Robust Relay Selection for Large-Scale Energy-Harvesting IoT Networks
We consider the relay selection problem in largescale energy-harvesting (EH) networks. It is known that if channel state information (CSI) is available at EH relays, a diversity order equal to the number of relays can be obtained, however at the penalty of a feedback overhead (necessary to obtain accurate CSI) which is not suitable for energy-limited devices intended e:g: for internet-of-things (IoT) applications. In this paper, we therefore propose a new EH relay selection scheme which is based on the residual energy at each relay’s battery, and on information on the distribution of the channels between relays and the destination. The method thus minimizes both the outage probability and the feedback cost. Where previous work relay selection based on channel distribution information (CDI) consider only small-scale fading distribution, we employ a stochastic geometry approach to consider jointly the geometrical distribution (i:e:, large-scale fading) and small-scale fading yielding a simple relay selection criterion that furthermore utilizes only rough information on the relay’s location, i:e:, an ordinal number from the destination. The outage probability of the proposed relay selection scheme is analytically derived, and the achievable diversity order of the proposed approach is investigated. Computer simulations confirm our theoretical analyses and show that our approach is robust against errors in the estimation of the distances between nodes.
Typical wireless channels, however, suffer from multipath fading and shadowing, which significantly reduce communication capacity for a given average transmission power and hinder reliable transmission. Although an effective option is to use multiple antennas to obtain spatial diversity gain , in practice, it is difficult equip small IoT devices with multiple antennas due to their size, complexity, and cost. Hence, another concept has been proposed: when the source cannot reliably communicate directly with its destination, other nodes temporarily serve as relays in order to support the communication. This cooperative diversity approach allows devices to enjoy spatial diversity gain without the need to equip them with additional antennas , and it has been shown that if sufficiently many relays are available, opportunistic relying can attain a diversity order equal to the number of relays itself . In opportunistic relaying, the best relay among those available is chosen based on the perfect knowledge of the instantaneous channel state information (CSI), where best is defined in terms of the corresponding instantaneous signal-to-noise ratio (SNR) at the destination. However, in a cooperative diversity system, relays consume their own battery order to support other nodes’ communication, so that if multiple nodes drain their batteries at the same time, the network life-time or its topology may quickly deteriorate.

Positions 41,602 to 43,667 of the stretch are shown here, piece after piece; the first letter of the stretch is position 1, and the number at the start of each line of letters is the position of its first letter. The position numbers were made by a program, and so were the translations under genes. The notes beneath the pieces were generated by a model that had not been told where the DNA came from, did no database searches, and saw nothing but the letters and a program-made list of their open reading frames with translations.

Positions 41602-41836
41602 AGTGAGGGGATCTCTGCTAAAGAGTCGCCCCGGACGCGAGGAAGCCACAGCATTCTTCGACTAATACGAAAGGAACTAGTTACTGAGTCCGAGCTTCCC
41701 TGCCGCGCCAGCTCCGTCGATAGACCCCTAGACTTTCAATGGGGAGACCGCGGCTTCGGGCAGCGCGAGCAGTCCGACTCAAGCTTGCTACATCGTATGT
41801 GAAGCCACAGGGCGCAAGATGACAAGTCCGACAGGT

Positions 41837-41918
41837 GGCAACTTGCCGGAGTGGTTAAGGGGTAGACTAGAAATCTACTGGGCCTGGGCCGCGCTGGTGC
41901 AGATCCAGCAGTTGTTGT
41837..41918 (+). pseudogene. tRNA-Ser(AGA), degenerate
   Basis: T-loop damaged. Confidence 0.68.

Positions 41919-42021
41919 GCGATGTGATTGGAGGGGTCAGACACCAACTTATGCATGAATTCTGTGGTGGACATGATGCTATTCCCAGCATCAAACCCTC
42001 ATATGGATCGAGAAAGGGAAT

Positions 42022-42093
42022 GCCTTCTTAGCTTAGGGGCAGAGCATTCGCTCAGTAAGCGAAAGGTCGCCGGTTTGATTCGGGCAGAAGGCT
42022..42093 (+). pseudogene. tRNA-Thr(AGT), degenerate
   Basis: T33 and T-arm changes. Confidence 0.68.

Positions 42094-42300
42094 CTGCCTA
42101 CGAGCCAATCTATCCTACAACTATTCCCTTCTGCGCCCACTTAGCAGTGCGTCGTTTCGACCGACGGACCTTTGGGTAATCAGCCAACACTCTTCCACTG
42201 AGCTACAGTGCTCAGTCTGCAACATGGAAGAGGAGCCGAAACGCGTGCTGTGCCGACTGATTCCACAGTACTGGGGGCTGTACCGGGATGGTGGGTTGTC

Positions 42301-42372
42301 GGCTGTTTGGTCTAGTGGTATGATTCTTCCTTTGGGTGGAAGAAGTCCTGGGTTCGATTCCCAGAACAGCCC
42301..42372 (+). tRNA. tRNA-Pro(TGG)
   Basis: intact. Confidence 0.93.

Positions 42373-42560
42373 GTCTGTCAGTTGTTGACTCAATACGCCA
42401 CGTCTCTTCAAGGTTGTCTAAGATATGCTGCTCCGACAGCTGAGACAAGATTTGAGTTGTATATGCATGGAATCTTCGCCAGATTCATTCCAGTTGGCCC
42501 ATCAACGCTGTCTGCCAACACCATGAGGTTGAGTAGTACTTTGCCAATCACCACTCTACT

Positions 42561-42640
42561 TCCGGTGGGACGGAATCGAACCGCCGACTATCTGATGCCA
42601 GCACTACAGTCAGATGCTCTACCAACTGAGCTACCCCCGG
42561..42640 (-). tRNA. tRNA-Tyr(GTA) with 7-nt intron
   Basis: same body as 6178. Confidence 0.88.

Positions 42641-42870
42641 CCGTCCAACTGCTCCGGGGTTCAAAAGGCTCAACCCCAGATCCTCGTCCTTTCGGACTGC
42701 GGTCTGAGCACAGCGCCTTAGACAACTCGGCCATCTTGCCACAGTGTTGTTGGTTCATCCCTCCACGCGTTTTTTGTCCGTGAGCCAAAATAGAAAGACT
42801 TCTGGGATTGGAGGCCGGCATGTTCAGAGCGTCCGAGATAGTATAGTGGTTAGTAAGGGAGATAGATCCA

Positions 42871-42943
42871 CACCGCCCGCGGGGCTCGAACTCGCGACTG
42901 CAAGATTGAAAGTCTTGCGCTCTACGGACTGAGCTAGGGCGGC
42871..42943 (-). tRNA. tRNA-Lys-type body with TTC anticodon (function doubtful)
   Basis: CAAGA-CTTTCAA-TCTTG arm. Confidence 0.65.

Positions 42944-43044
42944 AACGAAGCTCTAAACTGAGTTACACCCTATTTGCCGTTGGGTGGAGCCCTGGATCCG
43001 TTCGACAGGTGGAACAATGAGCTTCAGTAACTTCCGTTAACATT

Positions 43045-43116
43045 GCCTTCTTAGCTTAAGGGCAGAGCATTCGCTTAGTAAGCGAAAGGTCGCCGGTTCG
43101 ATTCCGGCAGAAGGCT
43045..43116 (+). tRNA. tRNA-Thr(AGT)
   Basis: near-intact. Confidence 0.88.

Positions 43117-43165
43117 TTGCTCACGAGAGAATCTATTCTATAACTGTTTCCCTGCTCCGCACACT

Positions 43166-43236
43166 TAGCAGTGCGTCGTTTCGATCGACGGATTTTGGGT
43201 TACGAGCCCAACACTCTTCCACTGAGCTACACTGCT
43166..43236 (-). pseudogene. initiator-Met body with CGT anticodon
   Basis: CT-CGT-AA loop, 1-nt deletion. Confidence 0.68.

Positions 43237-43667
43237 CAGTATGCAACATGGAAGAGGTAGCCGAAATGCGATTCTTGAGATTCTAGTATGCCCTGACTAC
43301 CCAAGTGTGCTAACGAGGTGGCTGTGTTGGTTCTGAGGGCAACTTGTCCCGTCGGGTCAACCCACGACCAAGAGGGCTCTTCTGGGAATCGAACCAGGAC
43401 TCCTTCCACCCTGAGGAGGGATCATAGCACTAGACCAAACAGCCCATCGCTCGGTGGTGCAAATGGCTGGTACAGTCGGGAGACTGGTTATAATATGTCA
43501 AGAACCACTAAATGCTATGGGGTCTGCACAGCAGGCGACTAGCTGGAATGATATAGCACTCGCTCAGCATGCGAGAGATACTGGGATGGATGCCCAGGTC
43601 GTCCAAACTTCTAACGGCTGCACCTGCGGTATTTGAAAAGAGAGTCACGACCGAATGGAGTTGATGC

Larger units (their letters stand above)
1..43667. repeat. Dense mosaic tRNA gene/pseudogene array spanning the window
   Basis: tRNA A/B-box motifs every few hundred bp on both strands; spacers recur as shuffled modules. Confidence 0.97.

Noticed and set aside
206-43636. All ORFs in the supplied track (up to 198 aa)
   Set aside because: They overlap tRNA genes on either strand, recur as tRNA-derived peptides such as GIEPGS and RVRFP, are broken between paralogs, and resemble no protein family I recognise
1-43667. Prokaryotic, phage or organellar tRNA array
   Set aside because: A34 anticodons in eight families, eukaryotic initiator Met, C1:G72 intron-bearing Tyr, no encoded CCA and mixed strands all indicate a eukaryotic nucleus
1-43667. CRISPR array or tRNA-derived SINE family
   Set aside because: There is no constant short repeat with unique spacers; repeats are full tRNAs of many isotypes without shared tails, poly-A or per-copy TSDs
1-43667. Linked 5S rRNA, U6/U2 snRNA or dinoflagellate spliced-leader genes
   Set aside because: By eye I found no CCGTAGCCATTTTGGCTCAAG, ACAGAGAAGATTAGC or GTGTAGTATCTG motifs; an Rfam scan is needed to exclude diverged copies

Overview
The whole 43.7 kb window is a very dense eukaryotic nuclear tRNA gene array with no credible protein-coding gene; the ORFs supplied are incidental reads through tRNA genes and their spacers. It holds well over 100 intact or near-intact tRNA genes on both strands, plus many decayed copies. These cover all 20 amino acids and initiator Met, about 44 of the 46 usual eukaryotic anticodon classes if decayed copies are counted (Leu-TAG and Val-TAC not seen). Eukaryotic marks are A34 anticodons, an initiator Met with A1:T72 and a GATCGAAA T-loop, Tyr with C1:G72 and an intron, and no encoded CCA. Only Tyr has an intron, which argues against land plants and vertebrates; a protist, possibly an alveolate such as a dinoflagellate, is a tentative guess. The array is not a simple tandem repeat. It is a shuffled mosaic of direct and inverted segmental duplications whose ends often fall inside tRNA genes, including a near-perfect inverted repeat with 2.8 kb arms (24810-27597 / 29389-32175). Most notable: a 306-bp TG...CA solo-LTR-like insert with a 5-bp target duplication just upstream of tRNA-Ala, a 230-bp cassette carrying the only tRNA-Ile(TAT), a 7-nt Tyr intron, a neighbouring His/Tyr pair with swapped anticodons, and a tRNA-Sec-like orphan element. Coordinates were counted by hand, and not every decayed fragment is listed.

To overcome this challenge, opportunistic relaying methods avoiding the requirement for perfect CSI have been proposed –. In , a scheme relying on the average channel gains only was presented. To some extent, average CSI does indeed indirectly capture the contribution of network topology (specifically the distance between relays), but leaves out the contribution of fading. A complementary approach was proposed in , , where CSI knowledge was replaced by channel distribution information (CDI). This method was shown that this results in a better performance than when the selection is based on the mean. However, the approach (like its predecessor) requires that relays know the actual distance between nodes, which in fact defeats the very purpose of opportunistic relaying, since actual location information also implies a heavy overhead.
In this paper, we have proposed a new EH relay selection scheme that is based on a residual battery of relays and the CDI of both small-scale and large-scale fading. Furthermore, we derived a simple selection rule and a closed solution for the end-to-end outage probability. As discussed in Section III-C, this system can achieve a diversity order of one, even though each relay can exploit knowledge of the entire distribution between the destination and itself. These results show that if we wish to enhance the spatial diversity, it is important to obtain the instantaneous CSI. On the other hand, considering the practical limitations of IoT devices, our approach is still an attractive option that realizes low-power consumption and highly reliable communications.
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